A political risk revolution: Social & regime risk

A political risk revolution: Social & regime risk

In an ever evolving risk environment subject to global trends and local incidents, risk management firms and corporate boards should re-adjust their risk management mitigation procedures to have policies in line both with regime and social risks. A guest post by ENODO Global, Inc.

Corporate executives and boards struggle to maximize risk-adjusted returns because they are unable to consistently evaluate, forecast and mitigate political risk. Contemporary political risk manifests in increasingly diverse ways: Iceland’s Prime Minister was forced to step down amid protests over the Panama Papers scandal, Ukraine’s Prime Minister was forced to resign due to public pressure over economic reforms,  and  French  strikes and protests  have  turned  violent  over  labor  law reforms. Today’s dynamic social environments render traditional political analysis ineffective and require new strategies to measure risk.

Traditional analysis has historically failed to accurately forecast political risk because it (1) is not repeatable across diverse geopolitical conditions, (2) overlooks industry-specific data, (3) requires local knowledge of individual leaders’ personalities and behaviors, and (4) remains incompatible with typical investment time horizons. Moreover, yielding a positive return on investment from political risk analysis becomes nearly impossible when social risk variables that impact national policies like globalization, climate change, pandemics, and migration are factored into this complex equation.

Reactive mitigation policies

Traditional political risk mitigation strategies are inherently reactive. Approaches include: cultivating long-term relationships with senior political officials or deal brokers, engaging regional and industry subject matter experts to navigate investors through unfamiliar environments, employing analysts to conduct regression analysis to predict future events, or using valuable internal resources that lack experience integrating political risk into financial analysis. While the typical mitigation strategy often comes in form of business interruption insurance, such policies have proven unreliable given the often costly litigation associated with making a claim. Meanwhile, avoiding risk altogether results in a lost opportunity to make an otherwise attractive investment. In today’s geopolitical landscape, these strategies are increasingly ineffective as they fail to incorporate social risk variables.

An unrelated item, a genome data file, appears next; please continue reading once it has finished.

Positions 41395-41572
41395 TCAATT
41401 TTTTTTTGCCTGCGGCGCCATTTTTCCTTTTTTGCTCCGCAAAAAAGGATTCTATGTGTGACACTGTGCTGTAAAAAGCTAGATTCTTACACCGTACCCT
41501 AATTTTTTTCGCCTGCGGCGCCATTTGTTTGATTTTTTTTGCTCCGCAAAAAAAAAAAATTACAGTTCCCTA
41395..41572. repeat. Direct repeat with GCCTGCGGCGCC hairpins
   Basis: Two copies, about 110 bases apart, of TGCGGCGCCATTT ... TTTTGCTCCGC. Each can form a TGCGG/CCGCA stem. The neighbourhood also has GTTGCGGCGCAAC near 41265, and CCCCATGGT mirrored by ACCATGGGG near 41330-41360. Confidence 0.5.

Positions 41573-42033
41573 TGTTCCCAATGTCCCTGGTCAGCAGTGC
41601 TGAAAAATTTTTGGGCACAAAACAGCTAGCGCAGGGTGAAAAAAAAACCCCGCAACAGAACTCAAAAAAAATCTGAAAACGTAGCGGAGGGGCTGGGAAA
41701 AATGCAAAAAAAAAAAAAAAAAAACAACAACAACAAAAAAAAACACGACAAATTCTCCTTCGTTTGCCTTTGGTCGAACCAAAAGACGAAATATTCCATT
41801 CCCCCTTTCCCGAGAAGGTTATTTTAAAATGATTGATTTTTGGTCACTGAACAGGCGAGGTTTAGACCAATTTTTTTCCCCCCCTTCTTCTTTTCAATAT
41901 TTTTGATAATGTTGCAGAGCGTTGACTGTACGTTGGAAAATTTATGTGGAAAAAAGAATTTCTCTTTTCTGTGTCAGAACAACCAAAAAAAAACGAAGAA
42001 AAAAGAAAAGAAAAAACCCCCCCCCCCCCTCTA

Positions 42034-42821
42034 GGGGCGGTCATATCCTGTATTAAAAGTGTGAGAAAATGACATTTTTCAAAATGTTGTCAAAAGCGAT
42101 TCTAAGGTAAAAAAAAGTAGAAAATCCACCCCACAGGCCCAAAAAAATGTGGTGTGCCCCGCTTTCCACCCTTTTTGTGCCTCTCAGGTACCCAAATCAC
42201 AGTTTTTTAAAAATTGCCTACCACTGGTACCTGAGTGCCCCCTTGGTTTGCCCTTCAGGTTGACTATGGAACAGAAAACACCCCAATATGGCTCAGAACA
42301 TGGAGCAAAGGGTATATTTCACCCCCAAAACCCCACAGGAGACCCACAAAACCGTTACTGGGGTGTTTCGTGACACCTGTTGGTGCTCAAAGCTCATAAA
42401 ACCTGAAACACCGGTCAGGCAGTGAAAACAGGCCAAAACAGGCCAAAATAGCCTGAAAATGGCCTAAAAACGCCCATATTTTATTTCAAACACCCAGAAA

Geopolitical landscapes are rapidly evolving. The proliferation of communication technologies and social media create platforms that strip away barriers to transparency and allow individuals, communities, and even terrorist groups to advance their agendas. The challenge is to understand what event(s) will lead to political or policy changes: the 2013 bus fare protests in Brazil were the first indicators of President Rousseff’s political demise. In this new geopolitical environment, business leaders must shed the traditional lens through which they view political risk in order to fulfill their fiduciary responsibility to maximize shareholder value. A paradigm shift that incorporates social risk analysis provides business leaders with additional lead-time to understand, quantify, and proactively manage contemporary political risk.

Regime risks and social risks

Contemporary threats require political risk to be re-categorized into: (1) regime risks, which emanate from the government and are problems typically associated with political risk such as elections, coup d’états, and policy changes, and (2) social risks,  which originate  from the  general population and result in events such as protests, strikes, litigation, looting, and violence. Although regime risk shares many of the same challenges as political risk, applying social risk analysis informs regime risk and enables firms to create proactive mitigation strategies. For example, Goldman Sachs realized a $200 million loss in Colombia after they removed locals from the vicinity of their  coal mines. If Goldman Sachs had incorporated social risk analysis into their risk portfolio and valuation process, they could have forecasted the lack of support from the Colombian government (regime risk) as well as the local protests, strikes, and work stoppages (social risk).